The evolution of flooring sealants and adhesives

by Ofentse Sefolo
The evolution of flooring sealants and adhesives

Flooring sealants need to be aesthetically pleasing as well as functional. The role of a sealant is to absorb the movement in buildings, provide a waterproof seal, absorb vibrations, minimise sound transmissions, seal the flooring against drafts as well as seal it against pests and dirt.

The term “sealant” is very broad, and in the construction and flooring industry can have very different meanings and applications. This can range from something that is applied to seal a substrate against rising damp – such as a vapour or moisture barrier, against ingress of water into underlying layers – such as a waterproofing compound, to absorb and allow for movement in structures and buildings – such as a joint sealant, or as a protective layer over a surface – such as a surface sealant.

For a better understanding the various “sealants” and their purposes, we will deal with them individually:


Polyurethane technology has been around for many years as a suitable sealant for interior and exterior sealing of expansion joints between concrete slabs, tile panel movement joints and for sealing between concrete or brick wall joints. While there are a number of sealant manufacturers offering solutions with polyurethane components, this technology has its limitations due to standard polyurethane formulations containing isocyanates making them susceptible to bubbling, says Lance Anderson, Product Manager at Den Braven.

“This type of bubbling can occur when the sealant is exposed to direct heat during application, or the substrates still containing moisture, and the overuse of water when tooling can also contribute,” says Lance.

Polyurethane sealants generally allow for a 10-minute open time before skinning takes place, which means that the applicator needs to work fast to extrude in small areas and then quickly tool off, which could lead to the possibility of skinning already taking place. This can then entrap the gases which need to escape when curing. To overcome this issue, new technologies that offer high performance characteristics for sealants have been developed. Some of the characteristics of these next generation sealants include increased weathering and chemical resistance, increased adhesion strength and better abrasion resistance, as well as low temperature extrusion ability.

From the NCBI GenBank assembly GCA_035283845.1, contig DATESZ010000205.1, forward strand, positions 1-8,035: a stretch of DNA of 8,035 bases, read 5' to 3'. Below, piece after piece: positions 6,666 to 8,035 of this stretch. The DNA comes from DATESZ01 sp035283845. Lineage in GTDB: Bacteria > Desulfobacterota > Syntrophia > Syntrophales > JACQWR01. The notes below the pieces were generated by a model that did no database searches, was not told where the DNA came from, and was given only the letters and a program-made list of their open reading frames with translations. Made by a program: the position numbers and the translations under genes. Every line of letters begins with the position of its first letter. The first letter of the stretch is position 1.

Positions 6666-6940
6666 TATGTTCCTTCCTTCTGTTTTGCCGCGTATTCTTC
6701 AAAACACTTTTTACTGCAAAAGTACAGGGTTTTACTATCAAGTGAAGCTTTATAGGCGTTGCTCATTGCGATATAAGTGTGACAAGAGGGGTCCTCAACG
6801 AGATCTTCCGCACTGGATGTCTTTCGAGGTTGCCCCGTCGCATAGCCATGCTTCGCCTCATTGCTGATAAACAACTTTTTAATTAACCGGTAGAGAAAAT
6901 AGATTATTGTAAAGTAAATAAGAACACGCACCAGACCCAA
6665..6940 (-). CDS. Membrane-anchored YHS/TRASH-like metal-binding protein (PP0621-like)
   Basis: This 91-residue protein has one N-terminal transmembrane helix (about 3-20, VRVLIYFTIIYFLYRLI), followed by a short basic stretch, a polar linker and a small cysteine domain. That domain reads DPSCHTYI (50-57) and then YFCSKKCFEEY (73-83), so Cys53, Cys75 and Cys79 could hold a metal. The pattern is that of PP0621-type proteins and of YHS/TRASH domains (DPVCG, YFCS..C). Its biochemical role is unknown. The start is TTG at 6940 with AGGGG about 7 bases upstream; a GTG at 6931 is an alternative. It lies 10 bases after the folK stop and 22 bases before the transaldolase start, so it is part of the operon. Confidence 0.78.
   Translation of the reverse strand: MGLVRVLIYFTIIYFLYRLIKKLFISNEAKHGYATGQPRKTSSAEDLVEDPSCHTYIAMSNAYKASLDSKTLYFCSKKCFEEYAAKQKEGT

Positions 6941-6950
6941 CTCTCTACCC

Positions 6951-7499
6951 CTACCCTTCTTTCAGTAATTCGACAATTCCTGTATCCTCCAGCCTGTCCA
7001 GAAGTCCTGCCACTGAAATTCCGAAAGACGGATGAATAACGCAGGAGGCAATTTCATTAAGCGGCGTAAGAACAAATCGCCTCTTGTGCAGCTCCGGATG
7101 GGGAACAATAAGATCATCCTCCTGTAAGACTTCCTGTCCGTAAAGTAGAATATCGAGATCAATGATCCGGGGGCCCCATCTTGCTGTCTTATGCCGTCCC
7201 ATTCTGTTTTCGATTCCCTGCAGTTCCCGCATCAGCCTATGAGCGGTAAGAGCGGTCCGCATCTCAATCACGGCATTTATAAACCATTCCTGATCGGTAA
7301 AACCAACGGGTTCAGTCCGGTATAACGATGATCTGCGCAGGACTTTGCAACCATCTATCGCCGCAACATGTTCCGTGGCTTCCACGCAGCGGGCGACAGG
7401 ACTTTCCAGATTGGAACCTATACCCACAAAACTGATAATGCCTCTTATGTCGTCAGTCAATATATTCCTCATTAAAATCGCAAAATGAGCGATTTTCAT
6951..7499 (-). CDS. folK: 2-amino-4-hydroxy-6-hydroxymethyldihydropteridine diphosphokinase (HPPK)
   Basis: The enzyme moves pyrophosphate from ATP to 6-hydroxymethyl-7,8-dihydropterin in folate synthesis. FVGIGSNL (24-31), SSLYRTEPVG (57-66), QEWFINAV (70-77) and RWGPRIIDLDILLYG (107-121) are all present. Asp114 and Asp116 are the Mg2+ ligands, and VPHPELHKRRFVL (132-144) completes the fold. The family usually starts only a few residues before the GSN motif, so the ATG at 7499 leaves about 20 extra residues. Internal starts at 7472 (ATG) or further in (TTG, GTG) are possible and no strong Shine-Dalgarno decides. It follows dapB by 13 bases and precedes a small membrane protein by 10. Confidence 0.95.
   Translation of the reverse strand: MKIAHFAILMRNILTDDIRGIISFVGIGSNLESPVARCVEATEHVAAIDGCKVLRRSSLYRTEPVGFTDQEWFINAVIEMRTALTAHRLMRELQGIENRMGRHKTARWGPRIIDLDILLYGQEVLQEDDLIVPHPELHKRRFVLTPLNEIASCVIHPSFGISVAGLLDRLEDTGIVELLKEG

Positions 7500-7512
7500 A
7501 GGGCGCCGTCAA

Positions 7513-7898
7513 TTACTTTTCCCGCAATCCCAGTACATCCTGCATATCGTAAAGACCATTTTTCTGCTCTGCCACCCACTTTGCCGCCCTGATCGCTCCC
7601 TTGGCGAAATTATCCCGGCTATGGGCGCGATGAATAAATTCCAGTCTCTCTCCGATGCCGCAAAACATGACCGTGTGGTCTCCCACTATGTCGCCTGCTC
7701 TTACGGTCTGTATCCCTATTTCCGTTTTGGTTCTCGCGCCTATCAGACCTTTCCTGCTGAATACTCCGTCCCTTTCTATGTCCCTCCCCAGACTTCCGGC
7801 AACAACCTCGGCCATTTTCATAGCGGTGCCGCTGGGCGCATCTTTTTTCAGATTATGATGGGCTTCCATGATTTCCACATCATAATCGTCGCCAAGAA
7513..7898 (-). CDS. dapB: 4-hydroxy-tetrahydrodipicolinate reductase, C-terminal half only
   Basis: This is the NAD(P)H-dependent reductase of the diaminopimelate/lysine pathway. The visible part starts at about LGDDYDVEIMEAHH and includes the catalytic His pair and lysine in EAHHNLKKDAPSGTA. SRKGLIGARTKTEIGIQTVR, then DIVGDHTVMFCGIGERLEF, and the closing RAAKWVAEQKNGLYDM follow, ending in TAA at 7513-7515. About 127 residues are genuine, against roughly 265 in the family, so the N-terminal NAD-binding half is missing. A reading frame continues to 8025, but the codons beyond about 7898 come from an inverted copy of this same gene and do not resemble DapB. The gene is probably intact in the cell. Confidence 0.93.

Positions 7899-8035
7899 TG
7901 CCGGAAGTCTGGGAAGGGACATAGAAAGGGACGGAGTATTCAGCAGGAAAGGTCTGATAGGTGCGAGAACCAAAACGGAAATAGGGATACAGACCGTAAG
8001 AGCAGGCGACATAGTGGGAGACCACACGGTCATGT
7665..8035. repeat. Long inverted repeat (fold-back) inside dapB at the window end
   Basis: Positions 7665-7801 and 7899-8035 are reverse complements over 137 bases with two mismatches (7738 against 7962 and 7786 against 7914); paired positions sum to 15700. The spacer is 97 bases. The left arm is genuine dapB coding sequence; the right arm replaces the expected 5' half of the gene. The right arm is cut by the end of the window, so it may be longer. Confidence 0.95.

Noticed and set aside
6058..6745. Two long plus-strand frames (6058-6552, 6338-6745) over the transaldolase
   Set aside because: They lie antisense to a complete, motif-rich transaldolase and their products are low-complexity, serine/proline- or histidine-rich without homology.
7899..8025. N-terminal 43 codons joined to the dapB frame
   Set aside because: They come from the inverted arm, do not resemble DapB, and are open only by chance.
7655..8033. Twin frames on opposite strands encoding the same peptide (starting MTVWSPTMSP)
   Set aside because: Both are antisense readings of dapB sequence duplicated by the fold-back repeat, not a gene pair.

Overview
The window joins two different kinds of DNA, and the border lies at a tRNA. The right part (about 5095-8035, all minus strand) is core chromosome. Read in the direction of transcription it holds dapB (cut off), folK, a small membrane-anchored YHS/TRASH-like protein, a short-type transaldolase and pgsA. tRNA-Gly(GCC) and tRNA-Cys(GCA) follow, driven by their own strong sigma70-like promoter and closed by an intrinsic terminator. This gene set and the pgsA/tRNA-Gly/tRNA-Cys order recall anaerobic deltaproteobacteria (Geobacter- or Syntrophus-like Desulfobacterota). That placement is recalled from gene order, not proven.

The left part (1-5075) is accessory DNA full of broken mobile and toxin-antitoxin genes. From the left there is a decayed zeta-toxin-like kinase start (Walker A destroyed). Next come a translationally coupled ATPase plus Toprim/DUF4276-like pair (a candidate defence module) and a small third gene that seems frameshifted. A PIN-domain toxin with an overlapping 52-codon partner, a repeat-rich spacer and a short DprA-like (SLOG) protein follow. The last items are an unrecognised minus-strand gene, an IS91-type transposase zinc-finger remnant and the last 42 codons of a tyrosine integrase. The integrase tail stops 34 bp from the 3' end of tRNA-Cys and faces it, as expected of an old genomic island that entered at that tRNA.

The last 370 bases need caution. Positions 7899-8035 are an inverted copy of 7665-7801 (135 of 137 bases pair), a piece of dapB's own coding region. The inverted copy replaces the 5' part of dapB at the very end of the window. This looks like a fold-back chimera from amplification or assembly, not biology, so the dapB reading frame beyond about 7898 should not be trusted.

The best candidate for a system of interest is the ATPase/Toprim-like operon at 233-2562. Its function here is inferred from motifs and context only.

Matte vs high gloss systems
“Most flooring types that require sealants come with a factory finish which varies in intensity from a simple protective acrylic zinc cross linked dressing designed to protect the flooring from scratches etc. during the installation process, to reinforced poly-urethane finishes which are designed to last for several years,” says Mac Dougall of iTe Products.

With resilient flooring types such as vinyl flooring, the simple sealer used as installation protection is stripped 72 hours after installation and then a new sealer is applied in two or more coats, followed by a regular maintenance regime, depending upon the product or system chosen. The frequency or intensity of the programme implemented is dependent on the specific application and the traffic intensity, as well as other factors such as dustiness of the environment, tracking of soiling and hygiene factors.

The zinc cross linked sealers are usually acrylic emulsion and are blended with waxes and chemicals to create a sealed surface to protect the vinyl from wear and tear and soiling. These sealers were traditionally very hard when buffed, giving a high gloss finish. This surface was then “spray buffed” daily to replenish the surface and keep the sealer from becoming scuffed or soiled.

“The problem with high gloss sealers is that every imperfection in the floor or sub-floor shows up glaringly, spoiling the overall appearance of the floor. Sealers that have a low gloss finish, often called matt sealers, have become increasingly popular in order to maintain a better-looking finish. The old school view point of ‘if it’s shiny, it’s clean’ tends to avoid these finishes and rely on the high gloss systems,” says Alistair.

The modern approach of flooring manufacturers is to develop coatings which can be applied to the surface of the flooring during the manufacturing process, says Alistair.